It’s a day that has been getting gradually nearer as I move through the various harvests and now it’s finally upon us – Brew Day. I’ve picked and malted the barley, the hops have been harvested, dried and frozen, the rainwater is filtered and I’ve identified 2 yeasts from the plot, so there was nothing left to do but get on and make that beer.


As these 4 ingredients have been coming together I’ve been trying to remove as much risk from the big day as possible, mainly by running a few different tests:

  • Brewing with rainwater to see how it behaves in the mash and boil phases
  • brewing with the 2 yeast strains found on the plot (Metschniakowia and Hanseniaspora) and
  • making up small hop teas to get an idea of the aroma and bitterness of my 4 varieties

These tests not only helped to practice the brew and check the equipment, but they also gave me a really clear idea of how suitable, or not, my ingredients were.

Final ingredients

The rainwater passed with flying colours, whilst of the 4 hop varieties the Fuggles came out on top. The Perle and Goldings were subtle, the UK Cascade was a little earthy and missing the fruity notes it is known for, but the Fuggles smelled fresh, floral and grassy, subsequently making it into the final recipe.

The yeasts both fermented, but not all the way through. At best they worked their way through 15-20% of the sugar available, so unless I fancy producing a largely unfermented, sweet and quite likely sickly beer I’m going to have to add another yeast in too. I think with more time and an earlier start on the Cerevisiae hunt I could have found one, but it wasn’t to be this year, so I decided that the allotment yeasts would get a head start but then be followed up by a fairly neutral, domestic brewing yeast.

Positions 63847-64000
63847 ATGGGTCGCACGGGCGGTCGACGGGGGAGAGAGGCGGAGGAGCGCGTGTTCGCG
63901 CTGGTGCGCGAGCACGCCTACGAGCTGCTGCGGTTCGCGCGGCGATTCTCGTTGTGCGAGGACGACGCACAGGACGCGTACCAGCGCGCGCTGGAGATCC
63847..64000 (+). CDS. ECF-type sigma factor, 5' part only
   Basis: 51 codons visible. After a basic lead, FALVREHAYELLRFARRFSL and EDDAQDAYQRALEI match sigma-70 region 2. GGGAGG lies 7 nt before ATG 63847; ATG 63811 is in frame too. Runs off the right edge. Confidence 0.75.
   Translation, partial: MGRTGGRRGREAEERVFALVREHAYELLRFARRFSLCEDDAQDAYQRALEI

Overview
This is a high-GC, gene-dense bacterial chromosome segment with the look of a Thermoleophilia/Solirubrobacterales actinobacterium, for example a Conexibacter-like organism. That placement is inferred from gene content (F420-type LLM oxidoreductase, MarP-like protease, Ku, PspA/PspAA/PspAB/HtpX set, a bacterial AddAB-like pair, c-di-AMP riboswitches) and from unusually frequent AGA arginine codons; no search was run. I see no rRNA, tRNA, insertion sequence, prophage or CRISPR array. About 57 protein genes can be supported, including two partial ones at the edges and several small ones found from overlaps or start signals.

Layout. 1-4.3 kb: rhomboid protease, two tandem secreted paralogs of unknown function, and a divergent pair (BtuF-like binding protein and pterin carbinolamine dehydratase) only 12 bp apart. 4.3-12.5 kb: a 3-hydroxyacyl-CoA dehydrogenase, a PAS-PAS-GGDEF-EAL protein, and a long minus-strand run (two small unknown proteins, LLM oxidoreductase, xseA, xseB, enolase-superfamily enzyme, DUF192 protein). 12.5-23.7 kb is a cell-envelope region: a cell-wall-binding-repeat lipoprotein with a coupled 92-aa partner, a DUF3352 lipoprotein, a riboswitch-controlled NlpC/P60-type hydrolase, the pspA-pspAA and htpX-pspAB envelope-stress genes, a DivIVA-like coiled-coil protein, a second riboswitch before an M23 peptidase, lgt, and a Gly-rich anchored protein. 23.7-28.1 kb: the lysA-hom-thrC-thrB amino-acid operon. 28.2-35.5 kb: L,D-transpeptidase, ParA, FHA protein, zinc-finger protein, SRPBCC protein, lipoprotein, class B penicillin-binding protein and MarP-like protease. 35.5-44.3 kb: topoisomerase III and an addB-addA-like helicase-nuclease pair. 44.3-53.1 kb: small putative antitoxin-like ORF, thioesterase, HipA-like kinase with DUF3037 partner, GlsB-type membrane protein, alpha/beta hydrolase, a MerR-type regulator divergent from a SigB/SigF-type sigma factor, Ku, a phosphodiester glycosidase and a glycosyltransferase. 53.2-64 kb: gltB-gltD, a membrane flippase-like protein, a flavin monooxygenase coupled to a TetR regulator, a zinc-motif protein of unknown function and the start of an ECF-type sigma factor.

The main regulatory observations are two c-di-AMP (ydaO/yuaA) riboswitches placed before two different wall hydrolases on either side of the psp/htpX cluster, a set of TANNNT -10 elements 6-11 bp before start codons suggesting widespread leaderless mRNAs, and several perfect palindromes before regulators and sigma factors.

The Brew

Suddenly, there we were – 11 months into Growing Beer and I was stood with my friend and brewer John Magill at his brewery (Powderkeg), looking over my final ingredients. Because the batch size would be about 15 litres I opted to use an electric all-in-one unit, which contrasted comically with the enormous conical fermentation vessels in the background. It’s a unit I’ve used several times before and shouldn’t throw up any surprises, but I had John’s years of experience on hand should we need to deviate from the plan.

Brewing equipment

Fortunately though, we didn’t. The mash (the first stage, in which the malted barley is steeped in hot water for an hour) went well, with the 3.9kg of pale malted barley producing roughly 15 litres of sweet wort at approx 13 brix/1.050 SG (a measurement of the sugar in the liquid, which should see me on course to brew a 5% beer).

The boil involved adding in the single hops that I had chosen, so some Fuggles at the start of a 60 minute rolling boil, more halfway through and the last bit right at the end to provide an overall mix of bitterness and aroma. The now hoppy wort cooled quickly and was ready for the yeast, that I had collected earlier that day from the University, to be pitched – the allotment strains were added first so they could have a head start on the domesticated Saccharomyces Cerevisiae that I would add in a few hours later.

Ready for fermentingAnd that was it – 5 hours flew by and before I knew it I was cleaning down the equipment, packing it away and strapping my precious 15 litre tub into the front seat of the car and gently driving it back home. It would now spend the next 7-9 days in a cool spot of my old kitchen (where it stays a fairly constant 18 degrees celsius), where we’ll hopefully see all of the yeasts work through the sugars and create the final beer.

The waiting is driving me mad, as I have no idea how the beer will taste, how the hops and barley will come through in the final tasting and how those yeasts are going to behave now they have their mitts on those fermentable sugars. I shan’t have to wait too long though, as at the very end of November I’ll be opening the first bottle and seeing if it was all worth it…

It’s the end of August and it’s harvest time! We’ve sort-of survived the summer and now I need to bring in the barley, regardless of how much or how little is still there.

I also catch up with beer writer Mark Dredge to get some advice on beer styles and what to consider should I get to that final tasting…

Don’t forget, you can subscribe to the podcast through iTunes or Stitcher, whilst I’ll be adding more players/services soon.

If you’ve enjoyed the episode please rate it, review it or share it – it makes a big difference to how many people can discover and join us!